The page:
October 12, 2015–January 24, 2016.
The reunification of ancient Egypt achieved by Nebhepetre Mentuhotep II—the first pharaoh of the Middle Kingdom—was followed by a great cultural flowering that lasted nearly 400 years. During the Middle Kingdom (mid-Dynasty 11–Dynasty 13, around 2030–1650 B.C.), artistic, cultural, religious, and political traditions first conceived and instituted during the Old Kingdom were revived and reimagined.
This transformational era will be represented through 230 powerful and compelling masterworks (individual objects and groups of objects) in the major international exhibition Ancient Egypt Transformed: The Middle Kingdom, opening October 12 at New York’s Metropolitan Museum of Art.
Fashioned with great subtlety and sensitivity, and ranging in size from monumental stone sculptures to delicate examples of jewelry, the works of art are drawn from the preeminent collection of the Metropolitan—which is particularly rich in Middle Kingdom material—and 37 museums and collections in North America and Europe. This is the first comprehensive presentation of Middle Kingdom art and culture and features many objects that have never been shown in the United States.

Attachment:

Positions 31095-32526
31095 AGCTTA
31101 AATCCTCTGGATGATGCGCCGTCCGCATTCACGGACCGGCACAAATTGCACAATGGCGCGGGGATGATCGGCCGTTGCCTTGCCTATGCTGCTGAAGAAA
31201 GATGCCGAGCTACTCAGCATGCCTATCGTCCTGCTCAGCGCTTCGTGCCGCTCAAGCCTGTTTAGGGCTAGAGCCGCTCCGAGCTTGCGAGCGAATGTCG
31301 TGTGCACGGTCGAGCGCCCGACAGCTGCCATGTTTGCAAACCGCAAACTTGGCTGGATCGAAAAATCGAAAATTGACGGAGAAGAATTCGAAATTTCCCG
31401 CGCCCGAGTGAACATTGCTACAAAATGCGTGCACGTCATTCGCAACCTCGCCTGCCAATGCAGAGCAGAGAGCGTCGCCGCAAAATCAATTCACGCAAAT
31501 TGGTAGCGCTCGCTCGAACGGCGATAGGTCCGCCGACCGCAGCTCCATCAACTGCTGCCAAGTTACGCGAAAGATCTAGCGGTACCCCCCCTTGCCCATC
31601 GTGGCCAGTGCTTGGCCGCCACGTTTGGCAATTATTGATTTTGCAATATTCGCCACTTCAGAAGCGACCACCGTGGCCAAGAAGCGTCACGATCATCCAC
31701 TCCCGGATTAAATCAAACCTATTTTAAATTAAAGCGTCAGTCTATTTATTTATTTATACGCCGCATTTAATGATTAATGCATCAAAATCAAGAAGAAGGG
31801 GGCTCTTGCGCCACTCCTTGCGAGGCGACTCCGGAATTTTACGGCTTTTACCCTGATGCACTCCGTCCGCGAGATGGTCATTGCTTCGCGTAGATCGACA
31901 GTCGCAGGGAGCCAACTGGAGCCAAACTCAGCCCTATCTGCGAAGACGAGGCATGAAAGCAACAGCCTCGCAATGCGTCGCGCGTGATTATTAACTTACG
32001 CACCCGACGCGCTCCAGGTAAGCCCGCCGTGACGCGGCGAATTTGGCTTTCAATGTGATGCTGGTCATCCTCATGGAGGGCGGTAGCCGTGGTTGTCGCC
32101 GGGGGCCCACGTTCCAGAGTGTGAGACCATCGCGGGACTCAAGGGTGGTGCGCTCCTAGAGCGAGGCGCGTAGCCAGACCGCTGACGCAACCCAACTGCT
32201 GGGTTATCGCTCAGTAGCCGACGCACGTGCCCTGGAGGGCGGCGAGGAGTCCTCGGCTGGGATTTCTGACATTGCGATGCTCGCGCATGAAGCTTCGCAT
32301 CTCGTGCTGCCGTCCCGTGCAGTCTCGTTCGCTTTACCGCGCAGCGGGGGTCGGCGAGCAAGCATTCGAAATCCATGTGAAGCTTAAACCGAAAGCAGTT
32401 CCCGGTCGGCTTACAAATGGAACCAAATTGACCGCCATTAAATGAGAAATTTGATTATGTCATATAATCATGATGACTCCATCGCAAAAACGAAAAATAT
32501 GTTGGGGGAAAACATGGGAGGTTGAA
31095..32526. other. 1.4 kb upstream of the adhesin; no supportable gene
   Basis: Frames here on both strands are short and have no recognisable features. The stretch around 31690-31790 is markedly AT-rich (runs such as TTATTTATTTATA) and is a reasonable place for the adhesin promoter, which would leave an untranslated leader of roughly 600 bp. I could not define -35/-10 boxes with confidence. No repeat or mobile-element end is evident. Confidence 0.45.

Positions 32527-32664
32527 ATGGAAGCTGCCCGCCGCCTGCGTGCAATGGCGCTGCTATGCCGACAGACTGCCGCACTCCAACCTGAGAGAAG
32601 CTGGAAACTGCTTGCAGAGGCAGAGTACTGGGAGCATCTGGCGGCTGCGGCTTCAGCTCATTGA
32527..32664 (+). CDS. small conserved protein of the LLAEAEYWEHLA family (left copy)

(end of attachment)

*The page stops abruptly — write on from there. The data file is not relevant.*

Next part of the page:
The exhibition is made possible by Dorothy and Lewis B. Cullman. Additional support is provided by The Andrew W. Mellon Foundation, Diane Carol Brandt, and The Daniel P. Davison Fund. It is supported by an indemnity from the Federal Council on the Arts and the Humanities.
“The astonishing continuity of ancient Egyptian culture, with certain basic principles lasting for thousands of years, gives the impression of changelessness,” said Adela Oppenheim, Curator of Egyptian Art. “But the works of art in the exhibition will show that ancient Egypt constantly evolved and was remarkably flexible within a consistent framework. New ideas did not simply replace earlier notions; they were added to what had come before, creating a fascinating society of ever-increasing complexity.”
Arranged thematically and chronologically, the exhibition opens with a forceful, monumental statue of King Mentuhotep II, carved in an intentionally archaic style that suggests a link to the legendary kings of early Egypt (ca. 3300 B.C.).
Profound changes in the concept of kingship are demonstrated through a series of royal statues that span several hundred years. Early Middle Kingdom pharaohs are often depicted with youthful faces and confident expressions. In contrast, the evocative, fleshy faces and deep-set, hooded eyes of later kings present startling images of maturity and humanity.
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